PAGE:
I was born on a frigid day in December, Devils Lake, North Dakota, 20 below zero. My parents had planned on a Thanksgiving baby, but I was bound and determined to stay in the womb for another two weeks. As my mother likes to say, “We figured that it was so cold outside, you had decided to try and wait out the winter.” That same year, 1978, the Washington Conservation District started its tree program. I doubt that thoughts of trees or conservation passed through my parents’ minds as they bundled up to head home from the hospital, but I think it was awfully nice of the people around here to start planting trees as soon as I was born.
Washington is just one of many Conservation Districts in the state that holds an annual spring tree sale, and by now the event has been running for so long that many people have forgotten what a truly significant impact it has had on our landscape. Take notice the next time you are out biking or driving in the country of all the trees lining farm fields in the area and all the scattered patches of woodlands that you pass. Many of these trees were purchased from the Conservation District years ago and planted by local landowners in order to reduce farm field erosion from wind and rain, provide habitat for birds and wildlife, and beautify the countryside. They got those trees started just in time for you and I to enjoy them today.
This year, the Washington Conservation District sold nearly 20,000 trees and more than 100 rain barrels. Those numbers are pretty impressive to begin with, but when you stop to consider the services provided by each tree and rain barrel, it is just short of amazing. A 55-gallon rain barrel that is emptied regularly will collect approximately 2250 gallons of water in a typical year. 100 new rain barrels in Washington County can collect 225,000 gallons of rainwater for people to reuse instead of sucking those 225,000 gallons of water out of our drinking water supplies or letting the water runoff into the street to become polluted. Trees come in all shapes and sizes, but on average, the canopy of a mature tree can intercept 1600 gallons of water per year. Multiply that by 20,000 trees, and you have 32 million gallons of rainwater not causing pollution by running off into roads and ditches.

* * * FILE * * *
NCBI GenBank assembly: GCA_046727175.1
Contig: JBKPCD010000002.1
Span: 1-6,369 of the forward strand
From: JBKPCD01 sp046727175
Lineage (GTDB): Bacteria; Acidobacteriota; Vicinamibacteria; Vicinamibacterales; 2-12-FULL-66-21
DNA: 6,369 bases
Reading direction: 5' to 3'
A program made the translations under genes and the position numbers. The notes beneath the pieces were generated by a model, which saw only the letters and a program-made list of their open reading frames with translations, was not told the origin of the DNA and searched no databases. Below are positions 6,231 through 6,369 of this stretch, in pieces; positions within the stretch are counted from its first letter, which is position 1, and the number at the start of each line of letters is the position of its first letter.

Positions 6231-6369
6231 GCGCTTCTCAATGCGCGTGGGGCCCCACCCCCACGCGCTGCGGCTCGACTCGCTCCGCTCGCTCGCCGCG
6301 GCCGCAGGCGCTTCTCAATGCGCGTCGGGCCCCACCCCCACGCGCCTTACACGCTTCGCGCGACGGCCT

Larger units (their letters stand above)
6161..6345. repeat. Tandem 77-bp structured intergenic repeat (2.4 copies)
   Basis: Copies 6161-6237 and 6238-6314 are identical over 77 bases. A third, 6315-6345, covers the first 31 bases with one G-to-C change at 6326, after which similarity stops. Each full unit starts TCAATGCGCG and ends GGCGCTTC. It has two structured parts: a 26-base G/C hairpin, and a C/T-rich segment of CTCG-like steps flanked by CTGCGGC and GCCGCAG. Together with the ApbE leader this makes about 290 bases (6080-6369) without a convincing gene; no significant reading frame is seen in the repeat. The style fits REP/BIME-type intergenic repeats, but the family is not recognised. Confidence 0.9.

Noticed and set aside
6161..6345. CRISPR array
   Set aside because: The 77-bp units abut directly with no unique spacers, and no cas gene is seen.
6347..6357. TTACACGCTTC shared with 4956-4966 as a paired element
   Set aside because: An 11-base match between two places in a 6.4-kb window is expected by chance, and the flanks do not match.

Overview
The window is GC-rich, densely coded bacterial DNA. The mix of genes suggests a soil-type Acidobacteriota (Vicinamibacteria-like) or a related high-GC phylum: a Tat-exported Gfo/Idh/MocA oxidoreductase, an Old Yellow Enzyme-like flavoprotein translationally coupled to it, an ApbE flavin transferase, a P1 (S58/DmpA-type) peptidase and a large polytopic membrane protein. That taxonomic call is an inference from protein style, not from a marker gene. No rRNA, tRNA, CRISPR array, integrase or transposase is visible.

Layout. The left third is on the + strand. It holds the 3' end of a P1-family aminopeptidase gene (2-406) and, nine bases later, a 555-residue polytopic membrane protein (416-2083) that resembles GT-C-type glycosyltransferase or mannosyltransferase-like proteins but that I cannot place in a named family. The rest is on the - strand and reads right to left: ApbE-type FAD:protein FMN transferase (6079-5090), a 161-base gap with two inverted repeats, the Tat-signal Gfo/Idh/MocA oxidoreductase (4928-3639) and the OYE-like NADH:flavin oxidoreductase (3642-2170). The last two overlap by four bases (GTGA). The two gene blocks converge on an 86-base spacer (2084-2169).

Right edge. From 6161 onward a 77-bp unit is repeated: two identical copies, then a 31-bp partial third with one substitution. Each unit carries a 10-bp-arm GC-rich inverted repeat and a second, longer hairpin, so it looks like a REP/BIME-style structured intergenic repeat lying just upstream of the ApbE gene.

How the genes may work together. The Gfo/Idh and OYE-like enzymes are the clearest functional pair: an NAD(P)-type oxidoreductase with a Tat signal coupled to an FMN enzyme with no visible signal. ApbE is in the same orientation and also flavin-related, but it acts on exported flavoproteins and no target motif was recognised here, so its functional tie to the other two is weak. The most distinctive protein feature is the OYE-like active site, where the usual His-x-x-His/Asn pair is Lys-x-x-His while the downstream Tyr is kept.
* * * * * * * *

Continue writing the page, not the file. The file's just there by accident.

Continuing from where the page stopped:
Trees provide a host of other service as well. It takes about 22 trees to provide enough oxygen for one person, so these 20,000 trees will one day help to keep 909 people breathing. If they were all planted in one location, the trees would cover about 45 acres of land, enough to capture the carbon dioxide released by 45 people driving 26,000 miles a year. The trees also provide important food and shelter for migratory songbirds, pheasants, deer and other wildlife. Professor Doug Tallamy, University of Maryland, has found that most of our bird species eat larval insects such as caterpillars and beetle larva that are most abundantly found on native trees and shrubs. For example, our local grandfather tree, white oak, hosts 518 species of delicious, bird-approved larval insects. During this year’s tree sale, county residents purchased 1000 white oak trees. They also purchased 2500 white pines (191 larval insects), 1000 sugar maples and 800 red maples (287 larval insects each), 700 red-osier dogwood shrubs (115 larval insects), 500 chokecherries (429 larval insects) and 350 black cherry trees (429 larval insects).
Coordinating the spring tree and rain barrel sale each year is no small feat. Conservation District staff spend around 400 hours planning, promoting, and coordinating the sale. Master Gardeners and Conservation District board supervisors also lend their volunteer time during the week of the tree handout to haul in, handout and answer questions about planting. Equally impressive is the level of community involvement that makes this program successful year after year. This spring, 297 people purchased at least one bundle of trees and 78 people purchased rain barrels; that’s 375 people altogether. In 2010, 429 people purchased trees or rain barrels during the spring sale. Some people in the county have been buying trees from the Conservation District since 1978 when the sale first started. They’ve shown an incredible commitment to conservation and we all benefit from the habitat improvements they’ve helped to make happen. In fact, you could say that the Washington Conservation District’s tree program is a perfect example of a public-private partnership that really works.
So, take a deep breath, enjoy a drive in the country while the weather is still warm, and says thanks for the hundreds of thousands of trees in our area, made possible by the Washington Conservation District and community members who care.